Today was tough.
I like to run at least twice a week. Now that I’m properly training, I asked Alan what I should do with my other running day when I’m not seeing him. I instantly regretted it when he suggested 6 x 1 mile off 2 1/2 minutes (which means a 2 1/2 minute rest between each mile). It would be by far the hardest running session I’ve ever done and I wouldn’t have Alan pushing me along the way. I was worried about it.
And therein lies the problem.
I doubt myself. A lot. I’ve gone from being a fairly decent plodder to someone who wants to push their body as far as it can go at this moment in time and it’s a big leap.
I’ve been fighting (and winning I hasten to add) a cold all week, and I have a few things diary-wise coming up that are preoccupying me. These things were on my mind as I plodded to the start of my mile lap around West Cambridge. I let the fact that it was going to be a hard session overwhelm me, rather than telling myself I’d give it my best shot even though I’m only feeling about 80%. Unsurprisingly Alan appeared at the top of the road on my first mile like some kind of coaching Dynamo and told me to stop looking at the floor. That’s when I know I’m in trouble. My head goes down when I think I can’t do it.
I managed that first mile in 6:26 which is pretty good for me, but after a quick chat with Alan he told me “everything you’ve just said is negative. You’re going to do four miles today because your body is telling you it hasn’t recovered yet. You need to start thinking like an athlete.” And the first thing that came into my head? “I’m not an athlete.”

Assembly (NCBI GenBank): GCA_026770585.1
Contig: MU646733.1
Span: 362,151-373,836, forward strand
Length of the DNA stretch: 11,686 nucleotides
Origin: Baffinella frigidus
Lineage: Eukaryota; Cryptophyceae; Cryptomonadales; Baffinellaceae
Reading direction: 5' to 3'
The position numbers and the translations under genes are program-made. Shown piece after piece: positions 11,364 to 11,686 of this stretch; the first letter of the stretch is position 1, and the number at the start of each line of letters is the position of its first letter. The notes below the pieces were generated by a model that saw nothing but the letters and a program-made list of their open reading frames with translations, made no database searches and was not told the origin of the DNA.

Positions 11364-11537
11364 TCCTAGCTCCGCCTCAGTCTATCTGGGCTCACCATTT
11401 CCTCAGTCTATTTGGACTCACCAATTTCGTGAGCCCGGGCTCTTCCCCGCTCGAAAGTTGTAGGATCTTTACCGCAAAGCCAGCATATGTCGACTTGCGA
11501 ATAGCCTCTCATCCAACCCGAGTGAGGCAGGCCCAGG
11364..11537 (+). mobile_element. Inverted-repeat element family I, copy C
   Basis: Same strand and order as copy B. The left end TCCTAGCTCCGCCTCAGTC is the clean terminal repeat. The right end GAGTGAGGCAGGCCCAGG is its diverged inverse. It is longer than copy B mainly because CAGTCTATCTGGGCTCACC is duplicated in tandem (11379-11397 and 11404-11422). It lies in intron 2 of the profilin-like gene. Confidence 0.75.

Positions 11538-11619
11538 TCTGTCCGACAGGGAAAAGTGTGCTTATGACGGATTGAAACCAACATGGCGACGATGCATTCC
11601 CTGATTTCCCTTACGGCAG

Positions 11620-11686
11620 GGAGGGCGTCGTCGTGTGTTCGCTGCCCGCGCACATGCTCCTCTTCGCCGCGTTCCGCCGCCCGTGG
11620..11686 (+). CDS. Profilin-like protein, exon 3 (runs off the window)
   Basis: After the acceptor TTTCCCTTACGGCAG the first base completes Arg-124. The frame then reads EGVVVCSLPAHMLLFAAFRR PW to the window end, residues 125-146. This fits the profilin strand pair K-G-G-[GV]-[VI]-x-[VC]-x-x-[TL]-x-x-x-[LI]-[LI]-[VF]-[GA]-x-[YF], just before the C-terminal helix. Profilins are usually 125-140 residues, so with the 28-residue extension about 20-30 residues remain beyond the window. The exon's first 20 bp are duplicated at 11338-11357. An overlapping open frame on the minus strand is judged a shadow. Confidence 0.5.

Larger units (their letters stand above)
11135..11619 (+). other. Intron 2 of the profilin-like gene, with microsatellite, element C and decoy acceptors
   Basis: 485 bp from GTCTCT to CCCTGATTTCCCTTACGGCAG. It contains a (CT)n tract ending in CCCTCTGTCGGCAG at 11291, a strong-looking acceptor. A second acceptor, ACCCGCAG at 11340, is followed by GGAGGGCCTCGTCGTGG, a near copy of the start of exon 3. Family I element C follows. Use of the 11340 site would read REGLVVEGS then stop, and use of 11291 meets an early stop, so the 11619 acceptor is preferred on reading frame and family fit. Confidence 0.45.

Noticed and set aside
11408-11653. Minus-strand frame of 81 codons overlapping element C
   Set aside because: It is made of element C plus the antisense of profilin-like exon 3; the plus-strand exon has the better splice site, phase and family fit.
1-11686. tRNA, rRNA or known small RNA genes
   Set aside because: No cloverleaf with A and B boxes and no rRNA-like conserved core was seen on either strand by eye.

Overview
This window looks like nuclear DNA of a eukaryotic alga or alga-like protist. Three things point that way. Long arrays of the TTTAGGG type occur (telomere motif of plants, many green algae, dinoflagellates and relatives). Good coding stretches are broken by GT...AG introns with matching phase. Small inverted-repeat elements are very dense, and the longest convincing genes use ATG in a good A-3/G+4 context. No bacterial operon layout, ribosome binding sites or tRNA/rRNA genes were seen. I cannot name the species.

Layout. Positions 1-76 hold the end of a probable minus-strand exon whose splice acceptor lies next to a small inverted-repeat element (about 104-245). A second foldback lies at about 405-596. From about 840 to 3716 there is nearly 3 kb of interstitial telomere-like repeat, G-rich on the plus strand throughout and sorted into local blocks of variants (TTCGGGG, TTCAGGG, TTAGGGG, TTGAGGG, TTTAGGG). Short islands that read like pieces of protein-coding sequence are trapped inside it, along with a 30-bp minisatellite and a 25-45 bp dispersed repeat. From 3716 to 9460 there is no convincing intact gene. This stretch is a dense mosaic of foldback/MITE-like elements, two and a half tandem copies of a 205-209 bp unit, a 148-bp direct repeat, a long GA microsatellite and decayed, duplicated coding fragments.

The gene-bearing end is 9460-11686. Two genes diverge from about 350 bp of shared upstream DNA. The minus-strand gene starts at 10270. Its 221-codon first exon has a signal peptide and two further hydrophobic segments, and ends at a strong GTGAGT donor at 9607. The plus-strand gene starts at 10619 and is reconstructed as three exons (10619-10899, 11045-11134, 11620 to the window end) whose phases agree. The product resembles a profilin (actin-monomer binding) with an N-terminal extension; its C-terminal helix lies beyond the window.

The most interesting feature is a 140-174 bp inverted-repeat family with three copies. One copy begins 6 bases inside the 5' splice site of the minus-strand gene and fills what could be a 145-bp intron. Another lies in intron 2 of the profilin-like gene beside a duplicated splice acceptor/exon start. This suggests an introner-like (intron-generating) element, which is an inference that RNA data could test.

For crying out loud. What does my stupid head think I’ve been doing for the last five years? Just walking a bit faster than normal?
Bright but heavy legs
I did the next mile in 6:30 which I was happy with, but then the legs got heavy. I followed it with 6:39 and then 6:50. By this time Alan had had to shoot off to another commitment (see? HE GETS EVERYWHERE) and I dragged my tired self back into work.
Two things came into my head as I was recovering. I remembered a game of rounders when I was about 10. As I stepped up to bat one boy shouted “watch out for Lauren! She hit it out of the park last time!” Oh if only. He’d gotten me confused with someone else and I remember how the smiles turned to smirks and laughter as I missed every single ball. Another time, when I was about 13, we had a swimming gala at school. I’m sure the teachers meant well when they insisted everyone take part in a race but I was terrified. I’ve never been a strong swimmer, and my mum will tell stories of how as a child I tripped and fell into a pool and just lay face down until she rescued me. We’re talking ZERO survival instinct. Now I can do a passable breaststroke, but I’ll never forget struggling with a float in a relay while my teammates screamed at me to go faster even though the result was inevitable.
A rubber ring – very wise
I don’t want you to think I had a childhood riddled with sporting failures and embarrassments. I was generally happy to give things a go even though I never came close to excelling at anything. It’s just hard to see that kid getting to where I am now. I literally would have laughed in your face if you’d told me ten years ago that I’d end up running half marathons.
But this evening I sat down and thought about my somewhat cheesy favourite positivity quote (fitspiration if you’re so inclined):
“Don’t look at how far you’ve got to go – look at how far you’ve come.”
Boom. Too flipping right. I’m literally on my second week of proper training with Alan. I’ve taken on distances (400m and 800m) that I’m not comfortable with. I’ve started using my arms efficiently and driving my knees up. I’m improving. I just need to work on my mind now.
Bring on next week. I’ll be the one running with my head up high.